Unified communications vision takes shape at Unified Inbox: Page 2 of 2

In the pipeline

Unified communications vision takes shape at Unified Inbox: Page 2 of 2

In April, Unified Inbox officially set up its international headquarters in Singapore, a strategic move to grow the company globally and expand into Asia. It is also looking to raise another round of funding from investors in Singapore and the surrounding regions.
 
Ruckert shares that Unified Inbox is now in closed beta, with work underway on the final product that will be officially launched to market in early 2015.
 
“However, I invite any readers who want to, to sign up to try it out. We’re also working with channel partners, from ISPs (Internet service providers) and telecommunications providers, to even governments, to roll out across South-East Asia beginning 2015.
 
“It should be available to all by the end of next year,” he says, claiming that current signed channel partners grant the company access to 250 million end-user subscribers worldwide.
 
In terms of pricing, Ruckert says it would depend on telco partners and whether they decide to subsidise the cost of the offering or charge a fee that could be a few dollars a month.
 
“And as you go up from individuals to businesses, which would have more people on it, the price would depend on support and also whether additional channels will need to be integrated,” he adds.
 
Unified Inbox’s current value lies in the amount of time saved, with a single hub that allows users to not only be notified of new communications but also immediately take action, be it to assign follow-ups to colleagues, delete and archive correspondence, or reschedule it to be handled later.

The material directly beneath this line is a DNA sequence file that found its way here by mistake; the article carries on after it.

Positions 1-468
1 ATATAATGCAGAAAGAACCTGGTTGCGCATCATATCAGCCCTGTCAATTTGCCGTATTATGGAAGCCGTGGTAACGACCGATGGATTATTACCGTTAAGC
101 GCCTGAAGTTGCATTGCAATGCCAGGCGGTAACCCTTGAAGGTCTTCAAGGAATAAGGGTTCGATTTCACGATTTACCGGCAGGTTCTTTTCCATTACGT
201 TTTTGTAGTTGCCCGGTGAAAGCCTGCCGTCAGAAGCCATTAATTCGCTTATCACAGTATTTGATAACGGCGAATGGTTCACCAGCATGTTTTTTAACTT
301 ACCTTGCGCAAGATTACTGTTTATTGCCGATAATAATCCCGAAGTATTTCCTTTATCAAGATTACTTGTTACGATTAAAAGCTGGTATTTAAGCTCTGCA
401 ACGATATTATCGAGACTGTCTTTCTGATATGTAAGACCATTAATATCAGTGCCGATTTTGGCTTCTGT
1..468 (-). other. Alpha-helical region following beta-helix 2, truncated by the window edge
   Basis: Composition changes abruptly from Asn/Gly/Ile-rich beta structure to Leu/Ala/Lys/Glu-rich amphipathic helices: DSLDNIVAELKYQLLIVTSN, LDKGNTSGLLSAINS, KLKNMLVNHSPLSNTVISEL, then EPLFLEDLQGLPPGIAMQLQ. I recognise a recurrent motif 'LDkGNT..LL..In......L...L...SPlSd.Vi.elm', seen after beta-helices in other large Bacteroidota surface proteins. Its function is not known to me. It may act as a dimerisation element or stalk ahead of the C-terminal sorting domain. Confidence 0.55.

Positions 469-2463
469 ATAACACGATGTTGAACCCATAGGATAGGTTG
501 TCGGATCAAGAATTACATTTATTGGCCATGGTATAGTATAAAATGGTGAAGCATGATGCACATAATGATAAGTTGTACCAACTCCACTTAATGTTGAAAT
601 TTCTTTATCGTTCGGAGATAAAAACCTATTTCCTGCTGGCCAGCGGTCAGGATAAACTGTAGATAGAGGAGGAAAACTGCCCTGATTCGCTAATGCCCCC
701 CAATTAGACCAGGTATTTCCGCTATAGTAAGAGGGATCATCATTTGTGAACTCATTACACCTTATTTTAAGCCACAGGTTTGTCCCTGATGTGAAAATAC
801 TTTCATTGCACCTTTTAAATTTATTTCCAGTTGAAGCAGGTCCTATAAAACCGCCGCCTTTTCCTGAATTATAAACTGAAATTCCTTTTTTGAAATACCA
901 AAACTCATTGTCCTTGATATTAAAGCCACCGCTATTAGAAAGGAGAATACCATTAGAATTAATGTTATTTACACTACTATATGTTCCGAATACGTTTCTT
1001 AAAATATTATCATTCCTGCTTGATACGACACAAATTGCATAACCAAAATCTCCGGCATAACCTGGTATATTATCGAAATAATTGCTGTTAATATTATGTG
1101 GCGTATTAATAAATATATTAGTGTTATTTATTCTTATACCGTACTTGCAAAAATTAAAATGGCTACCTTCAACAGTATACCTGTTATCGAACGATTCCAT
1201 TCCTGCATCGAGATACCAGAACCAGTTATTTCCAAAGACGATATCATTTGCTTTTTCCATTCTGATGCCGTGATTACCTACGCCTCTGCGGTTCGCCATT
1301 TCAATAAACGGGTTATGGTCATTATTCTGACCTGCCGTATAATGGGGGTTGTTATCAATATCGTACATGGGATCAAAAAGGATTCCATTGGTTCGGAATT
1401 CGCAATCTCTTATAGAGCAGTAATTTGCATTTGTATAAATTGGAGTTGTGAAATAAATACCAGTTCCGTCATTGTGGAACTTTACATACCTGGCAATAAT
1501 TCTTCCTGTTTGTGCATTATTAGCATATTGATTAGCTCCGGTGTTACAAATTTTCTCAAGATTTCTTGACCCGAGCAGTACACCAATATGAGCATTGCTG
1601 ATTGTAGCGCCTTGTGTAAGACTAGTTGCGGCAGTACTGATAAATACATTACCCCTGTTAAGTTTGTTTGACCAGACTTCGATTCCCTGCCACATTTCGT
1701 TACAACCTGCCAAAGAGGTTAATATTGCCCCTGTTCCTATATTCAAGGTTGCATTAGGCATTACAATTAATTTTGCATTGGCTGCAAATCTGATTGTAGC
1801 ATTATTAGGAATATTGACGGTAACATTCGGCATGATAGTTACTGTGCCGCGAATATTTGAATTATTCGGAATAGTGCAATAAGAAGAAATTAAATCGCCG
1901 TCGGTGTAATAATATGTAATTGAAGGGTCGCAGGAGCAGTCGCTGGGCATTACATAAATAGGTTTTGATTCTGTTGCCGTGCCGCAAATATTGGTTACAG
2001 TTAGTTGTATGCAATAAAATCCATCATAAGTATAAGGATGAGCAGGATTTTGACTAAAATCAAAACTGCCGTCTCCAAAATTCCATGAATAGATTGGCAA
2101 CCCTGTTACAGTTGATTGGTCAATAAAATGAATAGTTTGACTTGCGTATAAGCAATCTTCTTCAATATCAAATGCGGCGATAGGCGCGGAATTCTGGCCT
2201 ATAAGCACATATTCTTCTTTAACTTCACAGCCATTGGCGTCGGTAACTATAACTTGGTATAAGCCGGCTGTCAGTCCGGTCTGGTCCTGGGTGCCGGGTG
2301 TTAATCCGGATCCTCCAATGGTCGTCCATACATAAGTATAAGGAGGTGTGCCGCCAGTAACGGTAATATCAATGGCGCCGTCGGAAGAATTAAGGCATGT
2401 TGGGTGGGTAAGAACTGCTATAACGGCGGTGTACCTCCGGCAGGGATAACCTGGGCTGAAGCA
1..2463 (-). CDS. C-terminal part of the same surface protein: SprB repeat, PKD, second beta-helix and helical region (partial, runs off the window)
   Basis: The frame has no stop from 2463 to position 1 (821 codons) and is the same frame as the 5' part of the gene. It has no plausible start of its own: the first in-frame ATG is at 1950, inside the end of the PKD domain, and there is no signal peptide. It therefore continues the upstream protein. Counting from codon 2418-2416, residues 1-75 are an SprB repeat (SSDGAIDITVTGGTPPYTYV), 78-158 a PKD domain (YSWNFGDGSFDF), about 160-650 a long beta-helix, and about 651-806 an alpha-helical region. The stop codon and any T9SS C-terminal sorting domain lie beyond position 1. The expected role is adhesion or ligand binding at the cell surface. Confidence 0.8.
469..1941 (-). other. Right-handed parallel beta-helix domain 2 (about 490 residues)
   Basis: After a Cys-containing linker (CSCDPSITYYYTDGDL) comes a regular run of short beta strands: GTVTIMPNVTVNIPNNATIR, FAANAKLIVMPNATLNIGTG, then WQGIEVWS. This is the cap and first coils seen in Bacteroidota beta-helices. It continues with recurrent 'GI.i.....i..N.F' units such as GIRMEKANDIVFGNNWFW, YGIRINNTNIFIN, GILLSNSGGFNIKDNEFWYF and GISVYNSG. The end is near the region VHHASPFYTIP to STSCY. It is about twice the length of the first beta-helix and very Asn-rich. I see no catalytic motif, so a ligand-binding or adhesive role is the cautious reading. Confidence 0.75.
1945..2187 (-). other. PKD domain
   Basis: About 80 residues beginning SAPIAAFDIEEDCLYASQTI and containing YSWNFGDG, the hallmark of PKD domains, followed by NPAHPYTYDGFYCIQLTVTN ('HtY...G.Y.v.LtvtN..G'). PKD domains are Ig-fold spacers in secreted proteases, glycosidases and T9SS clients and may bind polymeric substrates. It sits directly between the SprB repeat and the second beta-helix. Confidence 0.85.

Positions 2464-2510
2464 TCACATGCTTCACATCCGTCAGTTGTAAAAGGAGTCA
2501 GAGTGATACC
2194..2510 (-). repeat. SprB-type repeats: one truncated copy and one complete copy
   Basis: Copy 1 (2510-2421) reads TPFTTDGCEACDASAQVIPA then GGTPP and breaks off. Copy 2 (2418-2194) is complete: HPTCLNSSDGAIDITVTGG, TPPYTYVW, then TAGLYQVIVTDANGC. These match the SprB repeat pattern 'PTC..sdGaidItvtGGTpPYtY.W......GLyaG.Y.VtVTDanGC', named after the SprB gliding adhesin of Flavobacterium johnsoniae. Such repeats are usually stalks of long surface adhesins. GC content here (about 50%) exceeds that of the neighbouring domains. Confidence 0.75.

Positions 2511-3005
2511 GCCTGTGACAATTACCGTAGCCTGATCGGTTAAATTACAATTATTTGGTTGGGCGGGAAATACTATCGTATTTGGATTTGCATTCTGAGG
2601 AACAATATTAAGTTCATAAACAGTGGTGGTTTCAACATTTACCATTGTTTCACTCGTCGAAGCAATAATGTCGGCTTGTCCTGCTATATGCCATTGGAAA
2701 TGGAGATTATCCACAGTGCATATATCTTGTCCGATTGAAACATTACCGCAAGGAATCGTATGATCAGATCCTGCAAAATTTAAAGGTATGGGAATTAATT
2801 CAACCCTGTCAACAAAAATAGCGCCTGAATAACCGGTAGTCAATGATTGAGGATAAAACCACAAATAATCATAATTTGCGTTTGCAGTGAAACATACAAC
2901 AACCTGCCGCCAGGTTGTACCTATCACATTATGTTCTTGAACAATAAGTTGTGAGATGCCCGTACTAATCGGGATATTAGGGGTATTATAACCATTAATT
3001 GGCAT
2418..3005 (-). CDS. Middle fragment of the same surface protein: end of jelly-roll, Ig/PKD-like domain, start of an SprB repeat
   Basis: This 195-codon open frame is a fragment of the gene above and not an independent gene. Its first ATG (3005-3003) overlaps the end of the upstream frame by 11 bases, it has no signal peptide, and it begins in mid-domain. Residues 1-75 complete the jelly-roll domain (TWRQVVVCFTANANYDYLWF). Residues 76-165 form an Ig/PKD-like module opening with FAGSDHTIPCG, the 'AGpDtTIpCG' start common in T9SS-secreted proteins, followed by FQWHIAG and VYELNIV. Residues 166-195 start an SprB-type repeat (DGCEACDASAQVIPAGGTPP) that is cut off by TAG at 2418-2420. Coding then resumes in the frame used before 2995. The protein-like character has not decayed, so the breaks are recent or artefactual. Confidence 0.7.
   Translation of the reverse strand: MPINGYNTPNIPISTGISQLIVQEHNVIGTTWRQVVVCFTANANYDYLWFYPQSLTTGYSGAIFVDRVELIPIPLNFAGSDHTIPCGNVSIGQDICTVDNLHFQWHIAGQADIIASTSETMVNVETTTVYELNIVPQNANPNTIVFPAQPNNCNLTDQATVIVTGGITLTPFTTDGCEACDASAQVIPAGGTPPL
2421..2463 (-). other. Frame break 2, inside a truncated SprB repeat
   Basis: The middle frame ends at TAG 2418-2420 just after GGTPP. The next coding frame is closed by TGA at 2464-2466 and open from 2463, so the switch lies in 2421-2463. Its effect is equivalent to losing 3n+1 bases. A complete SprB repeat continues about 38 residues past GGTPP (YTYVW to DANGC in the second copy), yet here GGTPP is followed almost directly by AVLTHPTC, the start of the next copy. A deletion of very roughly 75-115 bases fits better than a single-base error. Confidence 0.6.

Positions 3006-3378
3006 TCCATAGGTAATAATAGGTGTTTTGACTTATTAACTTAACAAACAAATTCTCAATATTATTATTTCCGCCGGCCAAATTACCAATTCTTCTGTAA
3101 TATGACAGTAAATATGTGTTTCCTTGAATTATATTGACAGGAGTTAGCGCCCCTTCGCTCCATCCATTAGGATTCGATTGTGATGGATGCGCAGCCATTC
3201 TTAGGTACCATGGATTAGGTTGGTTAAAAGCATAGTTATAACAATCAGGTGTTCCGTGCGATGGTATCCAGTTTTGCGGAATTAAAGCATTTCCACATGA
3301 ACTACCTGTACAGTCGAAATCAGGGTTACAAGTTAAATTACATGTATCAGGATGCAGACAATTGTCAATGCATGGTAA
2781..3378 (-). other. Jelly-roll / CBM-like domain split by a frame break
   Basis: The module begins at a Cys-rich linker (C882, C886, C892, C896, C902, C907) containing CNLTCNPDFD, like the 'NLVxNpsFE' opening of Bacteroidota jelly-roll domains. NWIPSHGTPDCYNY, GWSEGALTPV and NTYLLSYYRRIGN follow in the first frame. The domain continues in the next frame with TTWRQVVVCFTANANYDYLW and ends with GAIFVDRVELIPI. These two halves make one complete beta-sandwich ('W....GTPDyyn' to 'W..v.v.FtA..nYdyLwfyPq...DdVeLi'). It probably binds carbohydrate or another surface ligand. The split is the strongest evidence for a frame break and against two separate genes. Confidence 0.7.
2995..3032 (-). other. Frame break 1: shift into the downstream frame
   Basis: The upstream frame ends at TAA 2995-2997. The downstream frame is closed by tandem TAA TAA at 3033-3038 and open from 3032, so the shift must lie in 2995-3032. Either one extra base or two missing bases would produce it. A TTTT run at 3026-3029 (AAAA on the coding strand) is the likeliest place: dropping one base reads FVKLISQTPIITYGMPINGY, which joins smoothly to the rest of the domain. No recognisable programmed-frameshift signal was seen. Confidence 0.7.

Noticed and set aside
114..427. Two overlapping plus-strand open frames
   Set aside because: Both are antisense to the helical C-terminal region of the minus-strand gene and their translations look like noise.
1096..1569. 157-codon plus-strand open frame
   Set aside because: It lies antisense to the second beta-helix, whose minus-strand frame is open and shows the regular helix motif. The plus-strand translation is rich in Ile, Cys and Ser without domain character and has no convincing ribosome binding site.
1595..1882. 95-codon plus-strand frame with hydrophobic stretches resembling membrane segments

It is underpinned by a concept described by Ruckert as “the five Ds” – Defer, Delegate, Delete, Distribute and Do.
 
“The idea behind it is that your unified inbox is as powerful as your five fingers, creating structured data from unstructured inbox traffic,” he adds.
 
The company’s offering does resemble services currently live or being developed on mobile systems, most notably Google Now, an intelligent personal assistant developed by US technology giant Google Inc.
 
First launched in 2012, Google Now uses a natural language user interface to answer questions, make recommendations, and perform actions by delegating requests to a set of web services.
 
Along with answering user-initiated queries, it passively delivers information to users that it predicts they will want, based on their search habits.
 
Ruckert admits that what Unified Inbox is trying to achieve, with its stated “ultimate goal” of becoming a personal assistant that helps users manage their digital lives, is not unlike what Google Now offers but with a distinct difference – it is a pure-play business that is ecosystem- and device-agnostic.
 
“Ultimately our solution seeks to change and streamline communications. You won’t need to choose the channel to reach out to someone or vice versa. Tomorrow, just send a message and Unified Inbox will choose the channel for you,” he declares.
 
It is this commitment to being a pure-play business that has defined much of Unified Inbox’s journey to date, and why many of its channel partners are telco operators.
 
“The reality is that no company can do this due to existing affiliations with companies such as Facebook or Google – you either become a friend or an enemy.
 
“To be a pure-play, we need to be neutral and speak with everyone -- that is when you can truly united the East and the West as a communications platform. There needs to be no political baggage either, which has made it an additional challenge when finding the right investors,” he adds.
 
With all the pieces coming together, if Ruckert needs any further validation for the complexity of the problem being solved and the path he and his team have set forth on, they only need remember the following anecdote he shared with DNA:
 
“One of the telcos we were talking to, they put five teams to work trying to recreate what we had, spending so much money in the process. In the end, they said ‘we couldn’t do it so we’re buying the technology off you!’
 
“I wish more telcos would realise this, because it genuinely is bloody hard to do,” he adds with a smile.
 
For more information about Unified Inbox, click here.
 
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Unified Communications & Collaboration market up 22.5% in Malaysia: IDC
 
Podio, the enterprise social collaborative tool
 
 
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